Today, Congolese war crimes accused Jean-Pierre Bemba’s defense questioned a military expert about the statements of two witnesses who testified that the accused’s troops deployed in the Central African Republic (CAR) conflict fell under the command of that country’s authorities.
General Daniel Opande, a Kenyan military expert who started testifying on Tuesday, wrote a report on military structures and command responsibility in the context of the Movement for the Liberation of Congo (MLC) operations in the 2002-2003 Central African armed conflict. Prosecutors have submitted his report as part of their evidence.
According to excerpts from the statements of two witnesses going by the pseudonyms ‘Leonard’ and ‘Marcel,’ the accused told his troops that they had been placed under the command of CAR authorities. They stated that these instructions were issued both before the Congolese soldiers left their base and when Mr. Bemba visited the Central African capital Bangui.
‘Marcel’ was also quoted as saying that Mustafa Mukiza, who commanded the Congolese troops during their expedition in the conflict country, received orders from the Central African chief of staff. Both ‘Marcel’ and ‘Leonard’ stated that the MLC’s electronic communication devices only worked in the Congo; as such, they communicated through the CAR military radio network.
At the time, the Congolese troops were allied with forces loyal to that country’s then president, Ange-Félix Patassé, who was battling an armed rebellion that sought his overthrow. Mr. Bemba is on trial at the International Criminal Court (ICC) for allegedly failing to control his troops who prosecutors say carried out rapes, murders, and pillaging. He has pleaded not guilty.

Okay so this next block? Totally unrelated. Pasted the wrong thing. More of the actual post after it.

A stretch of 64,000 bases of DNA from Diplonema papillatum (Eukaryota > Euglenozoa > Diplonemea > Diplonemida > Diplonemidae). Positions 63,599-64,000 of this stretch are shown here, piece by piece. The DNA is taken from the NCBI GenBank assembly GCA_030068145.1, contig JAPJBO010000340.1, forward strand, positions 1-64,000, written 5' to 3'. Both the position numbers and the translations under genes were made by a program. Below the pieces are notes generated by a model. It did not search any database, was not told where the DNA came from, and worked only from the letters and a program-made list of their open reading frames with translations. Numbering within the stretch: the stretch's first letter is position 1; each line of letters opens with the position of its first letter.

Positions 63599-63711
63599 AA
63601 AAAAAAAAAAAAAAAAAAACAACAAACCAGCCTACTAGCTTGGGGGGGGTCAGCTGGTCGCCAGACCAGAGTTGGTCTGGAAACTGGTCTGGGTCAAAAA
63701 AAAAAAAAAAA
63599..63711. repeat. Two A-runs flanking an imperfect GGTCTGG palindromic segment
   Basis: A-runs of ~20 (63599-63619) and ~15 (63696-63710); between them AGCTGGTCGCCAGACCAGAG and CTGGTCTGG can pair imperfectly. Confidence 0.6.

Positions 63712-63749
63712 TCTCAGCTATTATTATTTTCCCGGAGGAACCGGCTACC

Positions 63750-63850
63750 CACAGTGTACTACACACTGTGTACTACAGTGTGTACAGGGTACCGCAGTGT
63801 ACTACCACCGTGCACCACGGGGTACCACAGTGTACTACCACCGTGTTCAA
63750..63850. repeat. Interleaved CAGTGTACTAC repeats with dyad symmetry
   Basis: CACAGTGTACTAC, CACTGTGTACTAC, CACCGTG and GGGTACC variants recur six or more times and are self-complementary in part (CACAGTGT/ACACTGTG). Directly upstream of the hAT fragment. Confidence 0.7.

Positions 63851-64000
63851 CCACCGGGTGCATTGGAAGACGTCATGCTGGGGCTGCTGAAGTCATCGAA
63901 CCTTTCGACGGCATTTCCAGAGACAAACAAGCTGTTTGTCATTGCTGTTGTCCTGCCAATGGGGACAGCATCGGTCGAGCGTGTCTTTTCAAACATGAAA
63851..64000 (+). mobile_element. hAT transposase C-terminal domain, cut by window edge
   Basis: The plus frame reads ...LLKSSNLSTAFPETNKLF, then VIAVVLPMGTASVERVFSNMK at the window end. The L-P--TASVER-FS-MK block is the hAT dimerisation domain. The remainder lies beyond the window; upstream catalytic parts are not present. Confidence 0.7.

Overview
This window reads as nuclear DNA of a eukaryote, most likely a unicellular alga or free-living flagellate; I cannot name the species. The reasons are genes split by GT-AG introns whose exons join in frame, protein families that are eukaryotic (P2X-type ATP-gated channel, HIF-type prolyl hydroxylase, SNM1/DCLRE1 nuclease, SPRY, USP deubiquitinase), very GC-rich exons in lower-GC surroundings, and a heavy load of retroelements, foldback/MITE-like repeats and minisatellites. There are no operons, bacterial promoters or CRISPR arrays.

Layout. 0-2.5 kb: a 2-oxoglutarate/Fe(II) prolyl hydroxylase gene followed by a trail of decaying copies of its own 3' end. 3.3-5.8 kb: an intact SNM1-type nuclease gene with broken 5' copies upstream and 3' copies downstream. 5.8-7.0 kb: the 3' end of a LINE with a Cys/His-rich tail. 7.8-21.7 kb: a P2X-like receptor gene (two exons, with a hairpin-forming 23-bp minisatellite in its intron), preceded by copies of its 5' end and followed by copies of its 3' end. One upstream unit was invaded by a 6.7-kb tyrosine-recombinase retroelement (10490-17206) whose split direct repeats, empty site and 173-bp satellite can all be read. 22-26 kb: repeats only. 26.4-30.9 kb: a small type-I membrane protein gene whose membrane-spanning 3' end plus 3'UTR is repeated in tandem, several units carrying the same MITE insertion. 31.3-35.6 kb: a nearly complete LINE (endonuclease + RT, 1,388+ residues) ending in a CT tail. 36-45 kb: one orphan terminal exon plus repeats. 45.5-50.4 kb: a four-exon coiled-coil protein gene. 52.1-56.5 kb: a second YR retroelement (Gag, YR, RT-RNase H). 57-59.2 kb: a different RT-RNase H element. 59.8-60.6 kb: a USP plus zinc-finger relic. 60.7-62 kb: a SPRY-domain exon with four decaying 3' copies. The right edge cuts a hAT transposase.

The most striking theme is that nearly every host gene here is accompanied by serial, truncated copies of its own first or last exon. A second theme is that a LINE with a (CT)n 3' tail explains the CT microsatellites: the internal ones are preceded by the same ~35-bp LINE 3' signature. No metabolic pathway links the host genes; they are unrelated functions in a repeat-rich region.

‘Leonard’ and ‘Marcel’ are some of the witnesses whose statements General Opande reviewed before writing his report. The General reviewed literature and statements from 11 witnesses – six victims of alleged MLC brutality and five individuals believed to be aware of the group’s military structure and command.
Defense lawyer Aime Kilolo-Musamba contended that the expert’s report, which concluded that Mr. Bemba had direct command of his troops throughout their stay in the conflict country, was mainly based on the evidence of witnesses who didn’t have knowledge of the MLC’s command structure.
On Tuesday, General Opande conceded that there were limitations to his report, as he neither made site visits nor interviewed CAR and MLC officers.
Moreover, it emerged today that prosecutors did not give the expert material pertaining to a Central African national inquiry into individuals deemed culpable for crimes committed during the conflict.
“Are you aware of that [inquiry] and did the prosecution make this material available to you?” asked Mr. Kilolo-Musamba.
“I am not aware of that, and nobody has mentioned that to me until now,” replied General Opande.
As part of the inquiry, Bangui’s Prosecutor-General, Firmin Feindiro, conducted interviews with his country’s military officers who commanded operations during the conflict. Mr. Feindiro testified in the trial last April, and stated that his inquiry found that Mr. Patassé coordinated and commanded the military operations against the insurgents.
“When an offensive or counter-offensive was organized, it was the president that organized it,” Mr. Feindiro’s report said. Furthermore, the top Central African prosecutor stated that he did not find sufficient evidence implicating Mr. Bemba in the crimes committed.
The defense will continue to cross-examine General Opande Friday morning.